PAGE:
What I'm betting on is that you wouldn't even notice this. Even if you get a detailed statement that shows all your purchases, the fact is that you did buy that particular article. So it doesn't register, you skip over it, and I've just extracted a small amount of cash from your account. If you happen to notice it, our people are instructed to be very apologetic, and remove the charge without arguing.

    Over a year, this could add a lot of money to the store's coffers.

    It doesn't even matter if such charges are discovered an publicised. The news stories would just add to your image of the unreliability of all things computerish, while the store's cheerfully helpful staff would reassure you that all you have to do is bring it to their attention to get it fixed.

    Unless you could get the source code subpoenaed, there's little chance you could ever fight this sort of larceny.

  • by reinard ( 105934 ) on Tuesday January 13, 2004 @05:44PM (#7966495)
    You obviously know a lot about this issue. I never did or even tried to dispute that.

    I never claimed I knew all the ins and outs of this technology either. And as far as the technical aspects go, I don't have a problem admitting that I'm in a little over my head.

    I've done my share of reading on it however, more so the social implications than the technical implementations. I'm not an electrical engineer, and didn't claim to be one. The statement I made seemed plausible conclusions to me, given what I see is available right now - from what I've read.

    Now to your questions:

    """What makes you so sure "it's not so hard to scan a few frequencies and try a few protocols"?"""
    If there are individual readers for each one, build a device that incorporates all of them try one at a time until you get an expected result. I'm not saying that's quickly done, or with little resources, but I bet you'd agree it's likely possible, and a large entitity (corporation/government etc) could bring up the resources. I'm saying it's not hard because it doesn't require inventing anything or depends on unproven technology. It's just a matter of combining existing technology.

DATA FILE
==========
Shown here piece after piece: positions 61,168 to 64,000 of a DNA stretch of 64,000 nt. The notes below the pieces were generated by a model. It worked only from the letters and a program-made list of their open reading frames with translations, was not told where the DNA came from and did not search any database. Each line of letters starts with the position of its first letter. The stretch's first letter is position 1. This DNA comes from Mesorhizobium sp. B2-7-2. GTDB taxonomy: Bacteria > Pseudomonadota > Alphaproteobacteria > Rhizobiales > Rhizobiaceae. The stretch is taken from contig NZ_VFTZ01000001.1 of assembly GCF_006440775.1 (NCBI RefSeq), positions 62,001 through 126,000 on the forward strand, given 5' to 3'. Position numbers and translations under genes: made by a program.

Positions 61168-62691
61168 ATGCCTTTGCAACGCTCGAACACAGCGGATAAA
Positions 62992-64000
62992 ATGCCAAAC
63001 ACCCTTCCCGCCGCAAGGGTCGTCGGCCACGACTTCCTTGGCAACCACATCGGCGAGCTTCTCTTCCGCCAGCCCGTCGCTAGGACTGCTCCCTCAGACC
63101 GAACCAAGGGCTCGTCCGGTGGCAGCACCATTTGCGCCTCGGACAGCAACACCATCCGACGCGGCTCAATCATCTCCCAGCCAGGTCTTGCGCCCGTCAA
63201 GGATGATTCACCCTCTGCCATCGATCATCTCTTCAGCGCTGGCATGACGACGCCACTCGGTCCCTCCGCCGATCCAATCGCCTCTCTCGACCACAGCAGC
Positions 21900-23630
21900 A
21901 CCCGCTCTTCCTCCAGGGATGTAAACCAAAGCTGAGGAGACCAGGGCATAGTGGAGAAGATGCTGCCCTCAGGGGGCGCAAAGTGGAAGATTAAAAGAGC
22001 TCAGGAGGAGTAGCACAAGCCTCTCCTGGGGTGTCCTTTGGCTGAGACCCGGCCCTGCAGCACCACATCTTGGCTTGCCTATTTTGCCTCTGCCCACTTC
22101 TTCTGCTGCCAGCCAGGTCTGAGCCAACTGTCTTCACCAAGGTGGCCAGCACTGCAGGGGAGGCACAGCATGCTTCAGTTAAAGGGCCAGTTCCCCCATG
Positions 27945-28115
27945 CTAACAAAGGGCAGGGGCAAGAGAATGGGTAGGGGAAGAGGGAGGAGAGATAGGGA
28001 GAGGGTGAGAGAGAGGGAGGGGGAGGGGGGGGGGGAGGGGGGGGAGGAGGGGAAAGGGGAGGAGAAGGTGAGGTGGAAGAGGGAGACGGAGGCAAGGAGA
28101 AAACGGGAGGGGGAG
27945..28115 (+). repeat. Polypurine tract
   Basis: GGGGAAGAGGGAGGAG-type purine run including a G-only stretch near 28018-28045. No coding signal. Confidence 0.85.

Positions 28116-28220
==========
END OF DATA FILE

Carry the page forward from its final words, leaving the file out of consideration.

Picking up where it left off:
"""Have you ever implemented an anti-collision search for any of those standards you mention?"""
    No (although you already knew that). But what makes you think anti-collision is even necessary for my argument? Your examples ("Mobil Speedpass", keyless entry pass, garage entry pass) are probably all systems that would not function under collision situations, nor do they need to. There is a collision and you get bad data? Ignore it. Fully acceptable for those situations. The same would be true for RFID tags in tires. You get two in the reader area? - Ignore it, you'll get a good read at the next intersection.

    """Do you have any idea what the hardware and software requirements of doing a multi-protocol reader are?"""